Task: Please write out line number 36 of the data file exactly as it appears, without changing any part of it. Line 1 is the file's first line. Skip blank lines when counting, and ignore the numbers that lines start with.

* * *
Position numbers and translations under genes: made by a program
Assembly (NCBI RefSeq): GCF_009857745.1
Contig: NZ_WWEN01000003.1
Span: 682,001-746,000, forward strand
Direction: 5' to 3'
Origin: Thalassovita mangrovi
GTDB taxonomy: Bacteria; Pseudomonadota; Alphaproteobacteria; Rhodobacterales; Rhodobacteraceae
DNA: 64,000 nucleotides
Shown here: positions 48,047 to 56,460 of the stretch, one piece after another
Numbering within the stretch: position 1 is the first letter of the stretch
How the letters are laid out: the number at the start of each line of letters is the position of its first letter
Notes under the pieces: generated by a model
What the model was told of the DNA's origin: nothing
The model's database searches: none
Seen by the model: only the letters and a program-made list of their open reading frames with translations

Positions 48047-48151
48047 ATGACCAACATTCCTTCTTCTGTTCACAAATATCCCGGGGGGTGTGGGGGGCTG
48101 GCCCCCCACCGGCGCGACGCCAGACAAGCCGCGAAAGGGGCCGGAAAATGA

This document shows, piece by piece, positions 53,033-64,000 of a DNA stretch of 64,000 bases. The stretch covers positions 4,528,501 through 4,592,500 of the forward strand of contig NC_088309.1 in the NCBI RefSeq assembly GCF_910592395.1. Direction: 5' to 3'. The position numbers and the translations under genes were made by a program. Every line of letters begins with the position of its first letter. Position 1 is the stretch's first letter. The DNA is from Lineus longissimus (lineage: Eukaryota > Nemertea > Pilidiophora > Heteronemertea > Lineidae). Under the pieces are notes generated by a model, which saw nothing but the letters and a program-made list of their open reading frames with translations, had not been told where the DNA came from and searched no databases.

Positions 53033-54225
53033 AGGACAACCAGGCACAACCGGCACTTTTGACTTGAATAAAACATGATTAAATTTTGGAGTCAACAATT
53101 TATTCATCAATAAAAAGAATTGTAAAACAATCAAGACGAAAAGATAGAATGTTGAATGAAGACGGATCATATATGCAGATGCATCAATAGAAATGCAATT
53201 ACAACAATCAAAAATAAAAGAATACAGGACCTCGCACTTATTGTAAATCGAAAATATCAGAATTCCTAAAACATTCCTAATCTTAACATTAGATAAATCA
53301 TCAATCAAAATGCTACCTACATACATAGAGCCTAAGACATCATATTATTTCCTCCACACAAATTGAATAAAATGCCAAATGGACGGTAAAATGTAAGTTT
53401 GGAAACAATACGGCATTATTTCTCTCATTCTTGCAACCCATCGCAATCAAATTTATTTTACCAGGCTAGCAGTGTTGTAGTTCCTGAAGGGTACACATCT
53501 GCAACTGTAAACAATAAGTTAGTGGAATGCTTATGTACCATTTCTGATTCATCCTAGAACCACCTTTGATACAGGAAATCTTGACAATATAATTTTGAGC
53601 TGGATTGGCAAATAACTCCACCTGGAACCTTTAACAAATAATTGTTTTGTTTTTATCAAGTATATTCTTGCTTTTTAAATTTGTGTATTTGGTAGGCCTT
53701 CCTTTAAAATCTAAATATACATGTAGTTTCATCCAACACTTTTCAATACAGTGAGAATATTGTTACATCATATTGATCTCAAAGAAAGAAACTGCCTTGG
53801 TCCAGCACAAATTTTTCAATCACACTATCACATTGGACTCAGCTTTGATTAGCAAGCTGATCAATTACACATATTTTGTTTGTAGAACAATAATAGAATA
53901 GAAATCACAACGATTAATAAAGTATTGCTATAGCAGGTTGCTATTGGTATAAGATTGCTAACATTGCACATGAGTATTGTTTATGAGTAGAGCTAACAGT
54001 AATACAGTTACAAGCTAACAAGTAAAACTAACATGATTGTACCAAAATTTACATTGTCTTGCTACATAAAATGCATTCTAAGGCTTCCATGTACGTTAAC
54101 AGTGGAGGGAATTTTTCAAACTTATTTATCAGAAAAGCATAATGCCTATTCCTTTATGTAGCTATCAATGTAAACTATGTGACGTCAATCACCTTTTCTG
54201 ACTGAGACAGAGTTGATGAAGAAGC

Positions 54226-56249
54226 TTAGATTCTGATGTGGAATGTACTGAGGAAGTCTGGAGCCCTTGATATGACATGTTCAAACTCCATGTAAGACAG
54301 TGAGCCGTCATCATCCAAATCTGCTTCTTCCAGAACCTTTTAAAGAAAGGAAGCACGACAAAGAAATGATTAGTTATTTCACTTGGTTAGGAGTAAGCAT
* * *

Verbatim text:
54301 TGAGCCGTCATCATCCAAATCTGCTTCTTCCAGAACCTTTTAAAGAAAGGAAGCACGACAAAGAAATGATTAGTTATTTCACTTGGTTAGGAGTAAGCAT